PARP1-Chromobody plasmids

Description
DNA plasmid encoding for anti-PARP1 VHH (anti-PARP1 Nanobody) fused to TagRFP or TagGFP2

Specificity
Poly(ADP-ribose) polymerase 1 (PARP1), tested in human cells

Applications

Live cell imaging
Observing endogenous PARP1 localization
PARP1 as biomarker of DNA damage after microirradiation

PARP1-Chromobody® plasmids
PARP1-Chromobody plasmid (TagGFP2)
PARP1-Chromobody plasmid (TagRFP)

Product Size Code Price Buy
Product PARP1-Chromobody® plasmid (TagGFP2) Size 20 µg Code xcg Price $ 999
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Product PARP1-Chromobody® plasmid (TagRFP) Size 20 µg Code xcr Price $ 999
Buy +

PARP1-Chromobody formats

 

PARP1-Chromobody
plasmid (TagGFP2)

PARP1-Chromobody
plasmid (TagRFP)

Vector type

mammalian
expression vector

mammalian
expression vector

Reporter

TagGFP2

TagRFP

Promoter

constitutive CMV IE

constitutive CMV IE

Codon usage

mammalian

mammalian

Selection

Kan/Neo

Kan/Neo

Nuclear localization signal (NLS)

No

No

Please contact us for more details.

Specificity

Validated in human cell lines HeLa, HT1080, MCF7, U2OS, PC3, HEK293T
Does not bind rodent PARP1.
Binds to human PARP1; does not bind human PARP2, PARP3, and PARP9.

Encoded Nanobody/ VHH
Monoclonal anti-PARP1 single domain antibody (sdAb) fragment

Sequence
With the PARP1-Chromobody plasmid you receive the sequence information of the alpaca antibody to PARP1 fused to TagGFP2 or TagRFP, as well as the full vector sequence.

Microscopy techniques
Wide-field epifluorescence microscopy; confocal microscopy

Transfection
Transfection of Chromobody plasmids into mammalian cells can be done with standard DNA-transfection methods, e.g. lipofection (Lipofectamine 2000® from Thermo Fisher Scientific), according to the manufacturer’s protocol for the transfection reagent. Please choose the transfection method that works the best for your cell type.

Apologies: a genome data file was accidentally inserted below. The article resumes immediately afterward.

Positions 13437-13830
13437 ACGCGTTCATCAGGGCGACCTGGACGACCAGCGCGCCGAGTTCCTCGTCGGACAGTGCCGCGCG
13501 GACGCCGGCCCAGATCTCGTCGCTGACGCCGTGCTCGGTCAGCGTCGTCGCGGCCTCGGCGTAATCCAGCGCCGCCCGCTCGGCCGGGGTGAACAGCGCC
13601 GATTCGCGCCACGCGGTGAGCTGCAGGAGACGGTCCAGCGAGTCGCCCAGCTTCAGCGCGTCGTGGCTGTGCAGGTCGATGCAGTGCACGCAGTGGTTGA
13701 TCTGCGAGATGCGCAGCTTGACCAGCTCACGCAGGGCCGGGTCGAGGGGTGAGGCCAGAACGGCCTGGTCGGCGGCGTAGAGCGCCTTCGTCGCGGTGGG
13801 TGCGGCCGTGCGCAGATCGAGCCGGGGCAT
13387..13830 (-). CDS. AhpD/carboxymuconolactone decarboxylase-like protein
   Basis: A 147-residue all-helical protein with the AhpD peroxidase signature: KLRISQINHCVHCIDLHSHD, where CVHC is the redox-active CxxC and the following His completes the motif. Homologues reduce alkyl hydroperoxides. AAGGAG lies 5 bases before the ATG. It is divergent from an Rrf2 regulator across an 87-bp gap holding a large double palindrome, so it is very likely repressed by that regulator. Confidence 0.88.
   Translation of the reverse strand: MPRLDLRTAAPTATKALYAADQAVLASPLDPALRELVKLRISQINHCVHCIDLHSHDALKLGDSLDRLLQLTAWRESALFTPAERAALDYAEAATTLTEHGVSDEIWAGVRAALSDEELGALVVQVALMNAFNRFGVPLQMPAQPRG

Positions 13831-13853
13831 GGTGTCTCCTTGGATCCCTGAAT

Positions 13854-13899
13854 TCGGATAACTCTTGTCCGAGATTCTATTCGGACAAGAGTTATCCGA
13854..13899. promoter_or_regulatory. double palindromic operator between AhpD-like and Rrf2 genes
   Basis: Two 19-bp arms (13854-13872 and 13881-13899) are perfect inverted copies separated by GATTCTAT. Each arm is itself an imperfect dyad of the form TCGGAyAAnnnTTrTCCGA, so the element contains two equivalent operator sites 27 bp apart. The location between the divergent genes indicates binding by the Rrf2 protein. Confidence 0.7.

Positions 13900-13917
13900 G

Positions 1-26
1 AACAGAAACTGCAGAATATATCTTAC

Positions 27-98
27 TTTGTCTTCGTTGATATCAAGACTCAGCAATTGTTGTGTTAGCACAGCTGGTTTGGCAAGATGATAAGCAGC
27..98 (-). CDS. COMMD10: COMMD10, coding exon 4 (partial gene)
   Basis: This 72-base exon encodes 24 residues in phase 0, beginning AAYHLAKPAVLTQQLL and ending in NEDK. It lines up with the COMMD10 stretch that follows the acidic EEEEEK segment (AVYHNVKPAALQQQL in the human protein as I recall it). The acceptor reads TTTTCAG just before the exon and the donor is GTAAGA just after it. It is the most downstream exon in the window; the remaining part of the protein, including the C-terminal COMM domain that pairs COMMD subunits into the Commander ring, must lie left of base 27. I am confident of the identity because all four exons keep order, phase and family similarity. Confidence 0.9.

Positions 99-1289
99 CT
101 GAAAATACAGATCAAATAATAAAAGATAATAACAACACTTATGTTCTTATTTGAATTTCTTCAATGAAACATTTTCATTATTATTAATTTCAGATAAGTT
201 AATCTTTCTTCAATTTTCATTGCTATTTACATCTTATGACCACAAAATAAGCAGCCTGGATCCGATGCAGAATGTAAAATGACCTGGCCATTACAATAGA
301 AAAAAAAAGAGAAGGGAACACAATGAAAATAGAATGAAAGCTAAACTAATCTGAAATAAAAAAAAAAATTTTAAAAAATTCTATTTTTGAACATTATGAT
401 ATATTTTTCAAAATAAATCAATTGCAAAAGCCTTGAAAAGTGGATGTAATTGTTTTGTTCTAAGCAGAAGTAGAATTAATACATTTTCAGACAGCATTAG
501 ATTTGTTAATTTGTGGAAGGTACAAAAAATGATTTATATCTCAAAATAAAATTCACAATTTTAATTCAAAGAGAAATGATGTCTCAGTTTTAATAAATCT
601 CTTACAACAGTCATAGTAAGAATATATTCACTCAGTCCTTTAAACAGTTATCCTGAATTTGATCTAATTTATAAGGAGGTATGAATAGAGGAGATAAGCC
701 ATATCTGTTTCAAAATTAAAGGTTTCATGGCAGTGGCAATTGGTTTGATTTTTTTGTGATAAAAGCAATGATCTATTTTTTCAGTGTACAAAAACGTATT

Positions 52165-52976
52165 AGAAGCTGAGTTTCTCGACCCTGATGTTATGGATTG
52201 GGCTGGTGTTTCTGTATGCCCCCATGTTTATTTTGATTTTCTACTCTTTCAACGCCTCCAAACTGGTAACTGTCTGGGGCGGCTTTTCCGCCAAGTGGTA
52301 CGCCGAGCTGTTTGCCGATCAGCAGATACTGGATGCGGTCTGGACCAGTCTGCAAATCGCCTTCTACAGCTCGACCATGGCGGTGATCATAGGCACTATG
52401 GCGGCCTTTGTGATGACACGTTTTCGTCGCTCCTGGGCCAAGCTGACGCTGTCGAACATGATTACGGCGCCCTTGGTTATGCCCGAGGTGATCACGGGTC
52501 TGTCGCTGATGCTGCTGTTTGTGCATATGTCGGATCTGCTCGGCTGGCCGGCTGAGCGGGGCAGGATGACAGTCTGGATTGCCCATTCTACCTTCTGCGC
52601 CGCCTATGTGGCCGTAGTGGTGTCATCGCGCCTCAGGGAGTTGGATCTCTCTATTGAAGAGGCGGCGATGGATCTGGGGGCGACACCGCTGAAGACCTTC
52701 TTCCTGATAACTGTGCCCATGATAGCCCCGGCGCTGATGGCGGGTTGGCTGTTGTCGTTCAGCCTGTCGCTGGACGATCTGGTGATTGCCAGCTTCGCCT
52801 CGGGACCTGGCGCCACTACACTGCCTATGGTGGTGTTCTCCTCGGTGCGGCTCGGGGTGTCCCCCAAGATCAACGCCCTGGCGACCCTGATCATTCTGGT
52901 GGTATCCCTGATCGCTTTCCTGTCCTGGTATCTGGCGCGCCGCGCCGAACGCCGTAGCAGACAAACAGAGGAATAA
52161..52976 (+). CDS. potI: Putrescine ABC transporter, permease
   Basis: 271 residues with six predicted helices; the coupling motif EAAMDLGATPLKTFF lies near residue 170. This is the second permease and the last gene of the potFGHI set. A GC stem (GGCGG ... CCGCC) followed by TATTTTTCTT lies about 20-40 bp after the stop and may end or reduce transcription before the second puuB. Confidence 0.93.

Storage instructions
Shipped at ambient temperature. Store at -20 °C.

Buchfellner A, Yurlova L, Nüske S, Scholz AM, Bogner J, Ruf B, Zolghadr K, Drexler SE, Drexler GA, Girst S, Greubel C, Reindl J, Siebenwirth C, Romer T, Friedl AA, Rothbauer U., A New Nanobody-Based Biosensor to Study Endogenous PARP1 In Vitro and in Live Human Cells. PLoS One. 2016 Mar 7;11(3):e0151041. doi: 10.1371/journal.pone.0151041. eCollection 2016.PMID: 26950694

 

Are Chromobodies constitutively expressed?

Yes, Chromobody expression is regulated by immediate early promotor CMV. This promotor allows constitutive Chromobody expression.

Do Chromobodies only work in live cells?

Yes, the Chromobody plasmid is only expressed in live cells. Cells should be transfected with the Chromobody plasmid at least overnight to observe the Chromobody location signal. Alternatively, cells can be fixed prior to imaging.
Note: We don't recommend fixation of cells for the Histone-Chromobody.

When should I image my cells after transfection with the Chromobody plasmid?

The Chromobody signal is maintained up to 3 days in the cell. However, this also depends strongly on the cell type.
We recommend to image the cells 16-24 hours after transfection.

Do the Chromobodies diffuse through the cell membrane into growth medium?

No, Chromobodies are small proteins being expressed in the cytosol. They are not secreted into the medium and remain in the cell as long as the cell maintains its plasma membrane integrity.

Are Chromobodies fluorogenic or do they only emit fluorescence when bound to a target?

Chromobodies are chimeric proteins consisting of a VHH fused to a fluorescent protein. They maintain their fluorescence regardless of whether they are bound to a target or not.

Can I amplify the Chromobody plasmid in bacteria?

Yes, the Chromobody plasmids can be propagated in E.coli by standard techniques.

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Only for research applications, not for diagnostic or therapeutic use!